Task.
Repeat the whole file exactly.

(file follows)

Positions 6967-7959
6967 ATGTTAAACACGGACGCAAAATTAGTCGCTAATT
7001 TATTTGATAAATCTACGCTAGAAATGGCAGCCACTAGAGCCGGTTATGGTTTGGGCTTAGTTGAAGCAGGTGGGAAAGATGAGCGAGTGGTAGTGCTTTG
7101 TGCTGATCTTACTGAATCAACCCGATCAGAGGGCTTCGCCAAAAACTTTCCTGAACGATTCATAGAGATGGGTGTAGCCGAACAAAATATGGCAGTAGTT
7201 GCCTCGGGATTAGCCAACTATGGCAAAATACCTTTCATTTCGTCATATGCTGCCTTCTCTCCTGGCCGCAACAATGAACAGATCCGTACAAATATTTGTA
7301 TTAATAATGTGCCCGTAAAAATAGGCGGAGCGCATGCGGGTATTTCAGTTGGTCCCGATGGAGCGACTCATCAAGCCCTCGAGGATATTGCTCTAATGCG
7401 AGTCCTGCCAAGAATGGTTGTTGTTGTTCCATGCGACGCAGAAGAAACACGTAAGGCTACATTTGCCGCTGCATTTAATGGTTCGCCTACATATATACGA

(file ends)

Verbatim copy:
Positions 6967-7959
6967 ATGTTAAACACGGACGCAAAATTAGTCGCTAATT
7001 TATTTGATAAATCTACGCTAGAAATGGCAGCCACTAGAGCCGGTTATGGTTTGGGCTTAGTTGAAGCAGGTGGGAAAGATGAGCGAGTGGTAGTGCTTTG
7101 TGCTGATCTTACTGAATCAACCCGATCAGAGGGCTTCGCCAAAAACTTTCCTGAACGATTCATAGAGATGGGTGTAGCCGAACAAAATATGGCAGTAGTT
7201 GCCTCGGGATTAGCCAACTATGGCAAAATACCTTTCATTTCGTCATATGCTGCCTTCTCTCCTGGCCGCAACAATGAACAGATCCGTACAAATATTTGTA
7301 TTAATAATGTGCCCGTAAAAATAGGCGGAGCGCATGCGGGTATTTCAGTTGGTCCCGATGGAGCGACTCATCAAGCCCTCGAGGATATTGCTCTAATGCG
7401 AGTCCTGCCAAGAATGGTTGTTGTTGTTCCATGCGACGCAGAAGAAACACGTAAGGCTACATTTGCCGCTGCATTTAATGGTTCGCCTACATATATACGA